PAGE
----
Maria and T.K do her best to undermine Corrigan, first by planting his limo with Slink's body in his mansion, and then planting a police car with Candy's body in a garage and bombing his office in the City Police headquarters. However, Corrigan enters witness protection and is planted in a safe house, which T.K infiltrates to capture him. After a huge chase across the city, while he is fleeing in a chopper, T.K shoots Corrigan down, crushing his helicopter. Corrigan climbs down, wounded, and T.K steps in front, planning to kill him when Maria arrives. Corrigan goads for T.K to kill him, stating that Maria will kill him too and that T.K wants him dead. However, T.K, much to Corrigan's chagrin, gives him to Maria's men, and Maria leaves with them. T.K, with his vengeance quest complete, walks away from the crash.
The game received "mixed or average reviews" on all platforms according to video game review aggregator Metacritic. Praise went towards the story, fixes and improvements over the previous title, but criticism went to the cleavage of some elements in the new formula and the unbalanced difficulty.
IGN gave the PS2 and Xbox versions 7.2 out of 10, praising the return of the series to its roots, and mentioned that "It's still not perfect, but it's not broken either." GameSpot gave the same versions 6.5 out of 10 and called it a competent GTA clone, but far from being recommendable. Eurogamer gave the PS2 version 6 out of 10, while stating that "There's not too much shame in trying to do what GTA does, of course (and at least it's not about bloody gang warfare for once), but while this is definitely a solid improvement on its dreadful predecessor, it needed to achieve a basic level of competence and build upon it, and it only does that to a very limited extent." 1UP.com gave it a C+ and stated, "Sure, it's derivative as hell, but there's nothing getting in the way of actually enjoying the game now."
Driver: Parallel Lines features a mixed licensed and original songs soundtrack consisting of over 70 songs, ranging from 1970s-era rock and funk to modern alternative rock and rap songs. The songs play while the player is in a vehicle, as if they were on the radio. Notable groups featured on the soundtrack include Funkadelic, Can, Suicide, The Stranglers, War, Iggy Pop, Blondie, David Bowie, Parliament, The Temptations and Average White Band in the 1978 part of the game, and Public Enemy, The Roots, TV on the Radio, The Secret Machines, Kaiser Chiefs, Yeah Yeah Yeahs and LCD Soundsystem in 2006. The 1978 portion of the game also features some modern funk tracks recorded by session musicians especially for the game soundtrack. All music licensing and in-game composition was done by Nimrod Productions.
A limited edition version of the game was released along with the regular version. The special edition, costing slightly more, includes an extra DVD containing information about the production of Parallel Lines as well as in-game videos and character profiles. Also included with the limited edition is the official soundtrack, including twelve tracks from the game. The PAL version is dubbed "Collectors Edition", and does not contain the DVD, featuring instead the soundtrack CD and a metal case.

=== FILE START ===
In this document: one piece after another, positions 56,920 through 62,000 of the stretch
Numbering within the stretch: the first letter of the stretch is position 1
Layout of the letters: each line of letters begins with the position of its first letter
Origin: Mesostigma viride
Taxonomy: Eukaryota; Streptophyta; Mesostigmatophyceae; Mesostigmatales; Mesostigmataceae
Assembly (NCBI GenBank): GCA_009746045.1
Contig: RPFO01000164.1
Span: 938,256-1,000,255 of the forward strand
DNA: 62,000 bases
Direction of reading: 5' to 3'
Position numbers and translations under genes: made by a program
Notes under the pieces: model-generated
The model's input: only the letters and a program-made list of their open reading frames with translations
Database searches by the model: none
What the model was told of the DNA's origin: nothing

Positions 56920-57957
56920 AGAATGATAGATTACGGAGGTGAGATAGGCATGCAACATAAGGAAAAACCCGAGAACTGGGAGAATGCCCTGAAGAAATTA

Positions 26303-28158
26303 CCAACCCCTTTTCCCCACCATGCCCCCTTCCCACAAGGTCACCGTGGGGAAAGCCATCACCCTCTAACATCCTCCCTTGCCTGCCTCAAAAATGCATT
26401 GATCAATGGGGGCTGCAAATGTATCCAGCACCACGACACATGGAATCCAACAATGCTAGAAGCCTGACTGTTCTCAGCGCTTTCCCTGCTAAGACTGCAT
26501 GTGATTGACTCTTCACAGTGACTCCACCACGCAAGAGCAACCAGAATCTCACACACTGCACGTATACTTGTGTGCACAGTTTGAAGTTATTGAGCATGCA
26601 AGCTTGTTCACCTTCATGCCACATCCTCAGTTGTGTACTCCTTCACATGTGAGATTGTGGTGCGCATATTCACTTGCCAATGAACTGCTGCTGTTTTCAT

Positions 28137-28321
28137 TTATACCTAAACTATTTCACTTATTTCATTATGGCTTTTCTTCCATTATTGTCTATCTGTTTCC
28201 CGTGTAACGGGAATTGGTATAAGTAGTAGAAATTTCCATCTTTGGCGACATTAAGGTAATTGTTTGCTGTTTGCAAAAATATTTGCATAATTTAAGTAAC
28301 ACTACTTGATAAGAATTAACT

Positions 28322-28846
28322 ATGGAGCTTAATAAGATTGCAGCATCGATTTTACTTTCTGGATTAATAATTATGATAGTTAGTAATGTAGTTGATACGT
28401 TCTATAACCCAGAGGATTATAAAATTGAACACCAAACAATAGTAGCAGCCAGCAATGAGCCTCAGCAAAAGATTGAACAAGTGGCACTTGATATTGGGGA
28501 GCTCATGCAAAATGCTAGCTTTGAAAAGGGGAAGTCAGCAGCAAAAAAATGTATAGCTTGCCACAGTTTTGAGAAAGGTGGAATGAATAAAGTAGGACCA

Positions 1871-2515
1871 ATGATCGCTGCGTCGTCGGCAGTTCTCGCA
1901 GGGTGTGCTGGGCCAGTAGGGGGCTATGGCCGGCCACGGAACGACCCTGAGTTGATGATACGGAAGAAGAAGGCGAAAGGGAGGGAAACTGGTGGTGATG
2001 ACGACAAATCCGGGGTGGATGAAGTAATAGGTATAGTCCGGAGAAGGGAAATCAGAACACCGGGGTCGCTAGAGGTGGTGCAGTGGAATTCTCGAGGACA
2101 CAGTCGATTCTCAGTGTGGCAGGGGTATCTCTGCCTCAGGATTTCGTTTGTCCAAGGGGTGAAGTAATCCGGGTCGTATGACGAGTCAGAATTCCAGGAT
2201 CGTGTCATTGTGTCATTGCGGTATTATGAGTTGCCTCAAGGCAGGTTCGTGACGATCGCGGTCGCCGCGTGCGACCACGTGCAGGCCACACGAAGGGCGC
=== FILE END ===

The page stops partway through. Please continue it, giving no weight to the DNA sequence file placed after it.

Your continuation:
- Casamassina, Matt (February 5, 2007). "Driver Skids to Wii". IGN. Retrieved September 4, 2014.
- Ubisoft Third Quarter Sales Report, Ubisoft Corporate Website, January 23, 2007
- Perry, Douglass C. (January 12, 2006). "Driver Parallel Lines: Progress Report". IGN. Retrieved September 4, 2014.
- Edge staff (April 2006). "Driver: Parallel Lines (PS2, Xbox)". Edge (161): 84.
- EGM staff (May 2006). "Driver: Parallel Lines (PS2, Xbox)". Electronic Gaming Monthly (203): 94.
- Bramwell, Tom (March 18, 2006). "Driver: Parallel Lines (PS2)". Eurogamer. Retrieved March 7, 2009.
- Reed, Kristan (July 25, 2007). "Driver Parallel Lines (Wii)". Eurogamer. Retrieved September 4, 2014.
- Helgeson, Matt (May 2006). "Driver: Parallel Lines (PS2, Xbox)". Game Informer (157): 98. Archived from the original on June 14, 2006. Retrieved September 4, 2014.
- Gerstmann, Jeff (August 15, 2007). "Driver: Parallel Lines Review (PC)". GameSpot. Retrieved September 4, 2014.
- Gerstmann, Jeff (March 14, 2006). "Driver: Parallel Lines Review (PS2, Xbox)". GameSpot. Retrieved September 4, 2014.
- Gerstmann, Jeff (August 1, 2007). "Driver: Parallel Lines Review (Wii)". GameSpot. Retrieved September 4, 2014.
- Guzman, Hector (March 20, 2006). "GameSpy: Driver: Parallel Lines (PS2, Xbox)". GameSpy. Retrieved September 4, 2014.
- Steinberg, Steve (July 13, 2007). "GameSpy: Driver: Parallel Lines (Wii)". GameSpy. Retrieved September 4, 2014.
- "Driver: Parallel Lines, Review (PS2, Xbox)". GameTrailers. March 24, 2006. Archived from the original on September 11, 2007. Retrieved April 19, 2016.
- Bedigian, Louis (March 28, 2006). "Driver: Parallel Lines - PS2 - Review". GameZone. Archived from the original on March 1, 2009. Retrieved September 4, 2014.
- Perry, Douglass C. (March 15, 2006). "Driver: Parallel Lines (Limited Edition)". IGN. Retrieved September 4, 2014.
- Bozon, Mark (July 6, 2007). "Driver: Parallel Lines Review (Wii)". IGN. Retrieved September 4, 2014.
- Perry, Douglass C. (March 14, 2006). "Driver: Parallel Lines (Xbox)". IGN. Retrieved September 4, 2014.
- "Driver: Parallel Lines". Nintendo Power. 219: 86. September 2007.
- "Driver: Parallel Lines". Official U.S. PlayStation Magazine: 89. May 2006.
- "Driver: Parallel Lines". Official Xbox Magazine: 77. May 2006.
- "Driver: Parallel Lines". PC Gamer: 76. November 2007.
- Katz, Paul (April 13, 2006). "Bananas! (Driver: Parallel Lines; PS2, Xbox)". Entertainment Weekly. Archived from the original on March 26, 2014. Retrieved September 4, 2014.
- Hill, Jason (April 6, 2006). "Driver Parallel Lines (PS2, Xbox)". The Sydney Morning Herald. Retrieved September 4, 2014.
- "Driver: Parallel Lines for PC Reviews". Metacritic. Retrieved September 4, 2014.
- "Driver: Parallel Lines for PlayStation 2 Reviews". Metacritic. Retrieved September 4, 2014.
- "Driver: Parallel Lines for Wii Reviews". Metacritic. Retrieved September 4, 2014.
- "Driver: Parallel Lines for Xbox Reviews". Metacritic. Retrieved September 4, 2014.
- Sharkey, Scott (March 15, 2006). "Driver: Parallel Lines". 1UP.com. Retrieved September 4, 2014.[dead link]